By Leonora Neville
Byzantine princess Anna Komnene is understood for 2 issues: plotting to homicide her brother to usurp the throne, and writing the Alexiad, an epic historical past of her father Alexios I Komnenos (1081-1118) that may be a key ancient resource for the period of the 1st Crusade. Anna Komnene: the existence and Work of a Medieval Historian investigates the connection among Anna's self-presentation within the Alexiad and the tale of her bloodthirsty ambition. It starts off via asking why ladies didn't write background in Anna's society, what cultural ideas Anna broke via doing so, and the way Anna attempted to reply to these demanding situations in her writing. some of the idiosyncrasies and surprises of Anna's Alexiad are pushed through her efforts to be perceived as either a superb historian and an excellent girl. those new interpretations of Anna's authorial character then spark an intensive re-thinking of the normal tale which defines Anna's existence through the failure of her meant political pursuits. the second one half this paintings experiences the medieval assets with clean eyes and re-establishes Anna's fundamental identification as an writer and highbrow instead of as a failed conspirator.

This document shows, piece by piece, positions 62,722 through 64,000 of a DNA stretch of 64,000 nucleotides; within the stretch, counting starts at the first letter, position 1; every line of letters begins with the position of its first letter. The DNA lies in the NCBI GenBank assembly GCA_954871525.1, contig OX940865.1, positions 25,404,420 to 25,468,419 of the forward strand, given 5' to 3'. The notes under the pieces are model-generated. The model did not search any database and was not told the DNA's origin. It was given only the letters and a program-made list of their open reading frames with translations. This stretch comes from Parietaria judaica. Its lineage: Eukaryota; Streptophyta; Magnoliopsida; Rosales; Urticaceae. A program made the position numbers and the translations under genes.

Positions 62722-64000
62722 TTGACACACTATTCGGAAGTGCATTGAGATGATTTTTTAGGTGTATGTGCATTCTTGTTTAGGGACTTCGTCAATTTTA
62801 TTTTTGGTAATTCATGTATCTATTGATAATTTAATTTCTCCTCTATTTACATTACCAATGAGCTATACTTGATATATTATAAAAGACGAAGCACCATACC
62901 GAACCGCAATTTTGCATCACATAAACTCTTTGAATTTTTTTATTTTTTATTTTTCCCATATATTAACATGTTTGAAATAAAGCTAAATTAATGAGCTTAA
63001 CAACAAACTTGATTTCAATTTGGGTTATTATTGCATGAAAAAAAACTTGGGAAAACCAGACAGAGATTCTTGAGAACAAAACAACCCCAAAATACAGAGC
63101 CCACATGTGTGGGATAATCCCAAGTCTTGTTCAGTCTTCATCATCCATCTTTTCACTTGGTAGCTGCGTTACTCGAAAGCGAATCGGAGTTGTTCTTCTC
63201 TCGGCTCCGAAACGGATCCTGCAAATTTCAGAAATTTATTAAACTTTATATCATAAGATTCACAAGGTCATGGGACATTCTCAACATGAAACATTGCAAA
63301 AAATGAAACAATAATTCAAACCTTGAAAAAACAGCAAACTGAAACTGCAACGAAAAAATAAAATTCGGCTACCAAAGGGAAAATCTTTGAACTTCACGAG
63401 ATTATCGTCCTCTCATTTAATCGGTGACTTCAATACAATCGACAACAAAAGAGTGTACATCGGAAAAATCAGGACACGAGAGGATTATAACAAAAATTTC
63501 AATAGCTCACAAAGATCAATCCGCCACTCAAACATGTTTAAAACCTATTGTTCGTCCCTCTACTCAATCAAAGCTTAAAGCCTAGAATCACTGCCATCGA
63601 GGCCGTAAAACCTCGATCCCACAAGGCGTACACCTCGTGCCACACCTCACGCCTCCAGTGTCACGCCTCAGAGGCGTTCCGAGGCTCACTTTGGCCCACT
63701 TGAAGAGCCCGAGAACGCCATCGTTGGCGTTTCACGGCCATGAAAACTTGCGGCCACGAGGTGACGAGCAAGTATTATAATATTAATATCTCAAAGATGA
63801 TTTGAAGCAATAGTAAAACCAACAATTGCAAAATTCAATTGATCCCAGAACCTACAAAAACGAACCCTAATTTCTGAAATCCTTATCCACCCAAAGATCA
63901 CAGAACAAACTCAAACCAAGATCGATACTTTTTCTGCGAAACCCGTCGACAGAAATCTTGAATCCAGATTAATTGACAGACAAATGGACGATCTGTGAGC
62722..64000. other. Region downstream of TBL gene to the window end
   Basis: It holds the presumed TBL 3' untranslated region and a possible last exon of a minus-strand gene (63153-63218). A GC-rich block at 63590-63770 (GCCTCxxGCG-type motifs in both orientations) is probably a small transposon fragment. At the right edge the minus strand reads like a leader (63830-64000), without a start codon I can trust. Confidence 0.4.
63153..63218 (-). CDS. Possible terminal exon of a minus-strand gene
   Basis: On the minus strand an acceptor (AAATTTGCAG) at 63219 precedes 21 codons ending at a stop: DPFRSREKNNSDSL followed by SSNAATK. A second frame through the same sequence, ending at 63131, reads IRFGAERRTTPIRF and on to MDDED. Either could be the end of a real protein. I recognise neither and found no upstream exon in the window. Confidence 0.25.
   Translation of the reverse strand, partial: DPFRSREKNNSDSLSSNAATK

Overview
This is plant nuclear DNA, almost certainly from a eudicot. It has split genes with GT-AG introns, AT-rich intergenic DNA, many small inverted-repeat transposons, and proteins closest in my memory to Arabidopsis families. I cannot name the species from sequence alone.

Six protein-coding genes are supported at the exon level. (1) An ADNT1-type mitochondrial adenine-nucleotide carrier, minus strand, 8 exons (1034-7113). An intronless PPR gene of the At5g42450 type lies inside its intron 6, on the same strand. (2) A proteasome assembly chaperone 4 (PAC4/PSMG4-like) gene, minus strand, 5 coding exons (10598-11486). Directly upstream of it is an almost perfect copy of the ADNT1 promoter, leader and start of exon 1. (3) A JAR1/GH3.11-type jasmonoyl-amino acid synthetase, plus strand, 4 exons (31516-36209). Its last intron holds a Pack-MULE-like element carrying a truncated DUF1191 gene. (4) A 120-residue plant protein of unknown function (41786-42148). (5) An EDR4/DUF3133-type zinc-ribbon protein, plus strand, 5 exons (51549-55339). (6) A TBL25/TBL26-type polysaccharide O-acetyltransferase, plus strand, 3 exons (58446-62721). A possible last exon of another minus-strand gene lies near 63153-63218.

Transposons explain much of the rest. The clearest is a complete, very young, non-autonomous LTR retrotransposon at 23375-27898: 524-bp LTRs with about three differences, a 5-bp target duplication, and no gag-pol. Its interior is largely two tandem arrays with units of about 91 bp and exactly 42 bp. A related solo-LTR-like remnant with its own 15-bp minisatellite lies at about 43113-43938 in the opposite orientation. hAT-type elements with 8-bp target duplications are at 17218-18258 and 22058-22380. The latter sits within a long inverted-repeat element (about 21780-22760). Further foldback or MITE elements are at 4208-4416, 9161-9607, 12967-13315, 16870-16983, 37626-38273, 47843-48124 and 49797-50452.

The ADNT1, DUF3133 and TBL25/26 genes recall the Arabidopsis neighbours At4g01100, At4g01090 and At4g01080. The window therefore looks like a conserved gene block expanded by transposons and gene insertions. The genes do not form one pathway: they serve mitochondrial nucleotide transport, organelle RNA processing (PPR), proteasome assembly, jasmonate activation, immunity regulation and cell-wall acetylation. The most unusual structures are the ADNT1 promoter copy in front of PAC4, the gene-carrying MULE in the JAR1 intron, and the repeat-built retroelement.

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Additional resources for Anna Komnene: The Life and Work of a Medieval Historian
28 Unsurprisingly he chose to authorize the sale of her land. However much wealth and social status Eudokia indeed had, by presenting herself as a poor woman in need of help, she constrained the governor to help her. Her agency in making her sale was enabled by her performance of an exaggerated form of female weakness. 29 Another example of a woman getting men to help her by performing female helplessness occurred on the island of Skyros in the early eleventh century. There, Glykeria appealed to cultural conceptions of female weakness in order to overturn her sworn act in which she had previously donated her property and her church to her bishop.
Anna displays her understanding of the central task of history as being an unbiased, truthful appraisal of human character: For when one takes up the moral character of history, it is necessary to forget good will and hatred. One must frequently deck enemies with the greatest praise, when their deeds demand this, but also frequently castigate blood relatives, when the failings of the pursuits indicate. 21 Her claim to impartiality fits within the Byzantine historical tradition of claiming to display only the truth without regard to favor.
44 History writing is therefore tremendously self-aggrandizing in that the historian claims the ability, not only to organize information about the past, but to tell the audience what to think about it. 45 In those histories with explicitly didactic intent, the historian tells the young whom they should admire and emulate, and whose behaviors they should avoid. The historian sets himself up as arbiter of morality and character, as well as success and failure. 46 How would this conception of history interact with Byzantine conceptions of gender?
Anna Komnene: The Life and Work of a Medieval Historian by Leonora Neville